On a global level, 2015 and 2016 marked the lowest level of new conventional oil discoveries since 1952. In 2016, only 3.7 billion barrels of conventional oil were discovered, roughly 45 days of global crude consumption or 0.2 percent of global proved reserves. Globally, exploratory drilling fell by almost 20 percent in 2015 and fell even further in 2016. Russia’s exploration activities, which were hit not only by plummeting oil prices but also by a targeted sanctions regime, suffered a double blow during this period. In 2015, only seven new hydrocarbon discoveries were made in Russia, three of them in the Baltic Sea. In 2016, oil and gas companies in Russia discovered 40 prospective fields, however, the 3P reserves of the largest among them, Rosneft’s Nertsetinskoye, amounted to 17.4 million tons. This stands in stark contrast with pre-sanction period achievements, for instance, 2014’s largest find, Pobeda, is believed to contain 130 million tons of oil and 0.5TCm of gas.

Image

Graph 1. Russia’s Oil Production 1970-2020 and Russia’s Deep-Hole Oil & Gas Exploration Drilling.


Source: Russian Central Bank, IEA, Russian Statistics Agency.
It is only logical that against such depressive trends, that people start to question the sustainability of Russia’s current oil-producing renaissance

(Graph 1). When will Russia run out of oil? Were Sheikh Yaki Zamani’s “Stone age” simile to materialize, would Russia still be among the top producers when oil started its descent towards obsolescence?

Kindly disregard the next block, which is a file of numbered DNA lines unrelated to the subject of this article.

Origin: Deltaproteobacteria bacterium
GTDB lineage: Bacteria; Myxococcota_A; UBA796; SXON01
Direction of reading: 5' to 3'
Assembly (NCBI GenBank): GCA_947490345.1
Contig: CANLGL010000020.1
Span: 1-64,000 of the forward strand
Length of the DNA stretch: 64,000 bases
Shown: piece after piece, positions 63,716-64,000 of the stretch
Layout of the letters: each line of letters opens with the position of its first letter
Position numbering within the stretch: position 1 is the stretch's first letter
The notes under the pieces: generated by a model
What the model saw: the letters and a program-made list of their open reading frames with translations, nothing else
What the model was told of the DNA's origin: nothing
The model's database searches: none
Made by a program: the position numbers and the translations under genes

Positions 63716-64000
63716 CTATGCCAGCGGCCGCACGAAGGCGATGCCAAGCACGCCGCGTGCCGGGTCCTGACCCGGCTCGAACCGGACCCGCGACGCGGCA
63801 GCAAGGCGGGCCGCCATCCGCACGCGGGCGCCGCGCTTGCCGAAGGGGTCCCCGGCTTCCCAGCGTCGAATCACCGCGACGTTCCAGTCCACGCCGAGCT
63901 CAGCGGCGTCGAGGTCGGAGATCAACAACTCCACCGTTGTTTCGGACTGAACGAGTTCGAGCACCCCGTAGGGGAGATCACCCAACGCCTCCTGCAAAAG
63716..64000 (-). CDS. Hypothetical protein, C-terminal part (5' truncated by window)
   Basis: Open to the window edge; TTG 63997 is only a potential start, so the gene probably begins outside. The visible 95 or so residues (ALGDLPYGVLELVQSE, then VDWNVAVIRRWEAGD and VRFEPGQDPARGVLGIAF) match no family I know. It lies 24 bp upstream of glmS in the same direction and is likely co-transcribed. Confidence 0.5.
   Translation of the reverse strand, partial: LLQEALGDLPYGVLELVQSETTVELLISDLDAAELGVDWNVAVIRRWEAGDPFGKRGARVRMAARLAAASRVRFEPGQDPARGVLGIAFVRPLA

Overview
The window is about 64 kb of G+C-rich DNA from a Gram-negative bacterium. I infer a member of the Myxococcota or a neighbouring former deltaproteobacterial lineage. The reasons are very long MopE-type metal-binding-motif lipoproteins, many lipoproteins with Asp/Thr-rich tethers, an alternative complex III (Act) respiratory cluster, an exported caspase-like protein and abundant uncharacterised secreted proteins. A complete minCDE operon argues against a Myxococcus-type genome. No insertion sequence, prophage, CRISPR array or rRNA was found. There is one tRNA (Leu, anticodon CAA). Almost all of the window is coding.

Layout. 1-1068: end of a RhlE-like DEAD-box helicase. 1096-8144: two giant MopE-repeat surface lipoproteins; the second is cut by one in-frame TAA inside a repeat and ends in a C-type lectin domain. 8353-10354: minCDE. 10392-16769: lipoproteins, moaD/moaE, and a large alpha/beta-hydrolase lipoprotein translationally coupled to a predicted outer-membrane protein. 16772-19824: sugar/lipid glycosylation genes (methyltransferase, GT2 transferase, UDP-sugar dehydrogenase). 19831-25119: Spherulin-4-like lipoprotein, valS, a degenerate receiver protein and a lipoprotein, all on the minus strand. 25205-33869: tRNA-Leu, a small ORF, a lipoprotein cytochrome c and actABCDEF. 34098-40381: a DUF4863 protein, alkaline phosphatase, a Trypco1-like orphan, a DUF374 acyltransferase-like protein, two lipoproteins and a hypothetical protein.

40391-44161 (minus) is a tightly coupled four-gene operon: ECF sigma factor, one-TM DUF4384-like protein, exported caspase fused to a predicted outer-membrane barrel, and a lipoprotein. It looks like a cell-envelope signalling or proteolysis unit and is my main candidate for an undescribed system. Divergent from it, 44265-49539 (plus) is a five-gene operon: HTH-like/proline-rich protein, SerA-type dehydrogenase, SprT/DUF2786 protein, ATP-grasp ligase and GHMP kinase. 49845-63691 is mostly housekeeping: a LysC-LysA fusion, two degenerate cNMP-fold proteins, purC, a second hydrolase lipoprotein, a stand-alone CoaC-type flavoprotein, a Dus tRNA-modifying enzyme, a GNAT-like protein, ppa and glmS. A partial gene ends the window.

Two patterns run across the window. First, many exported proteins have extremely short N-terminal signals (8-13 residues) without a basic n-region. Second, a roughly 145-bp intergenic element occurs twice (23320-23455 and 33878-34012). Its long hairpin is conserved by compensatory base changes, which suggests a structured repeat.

The Ministry of Natural Resources and Environmental Protection of Russia states that not accounting for new discoveries, current oil reserves in Russia stand at 29 billion tons and under current consumption rates would be depleted by 2044 (its 2P gas reserves’ depletion would come about in more than 160 years). To this end, it would like to implement business-easing measures, e.g.: facilitate the issuance of licenses and to increase the size of the allotted subsoil block to a maximum of 500 km2 (which would mean a fivefold increase compared to existing regulations). The Ministry’s stimulating measures, however, should not obfuscate the fact that Russia still has vast amounts of untapped reserves waiting to be discovered. But where?

Frontiers


The future of Russian crude lies in oil that is more expensive, more geologically complex and further away from traditional regions of production. Just as West Siberia replaced the Volga-Urals Region in the 1970s as the Soviet Union’s main producing region, East-Siberia and offshore regions will overtake West-Siberia (which saw its share in the national output diminish from 71 percent in 2004-2005 to 57 percent currently). This change of “leaders” is long overdue as West-Siberia oil output was already expected to plummet in the 1990s, yet thanks to extended oil recovery methods and slower-than-expected development of other oil-rich regions it has managed to keep stable output numbers. Russia’s oil sector has been consistently hoodwinked by analysts, who, beginning from the early 1980s predicted an imminent production slump. The production fall did happen, reaching a low-point between 1996 and 1999 when production foundered to 301-305 million tons per year. The cause was to be sought in Russia’s overall economic depression, not in its dearth of resources.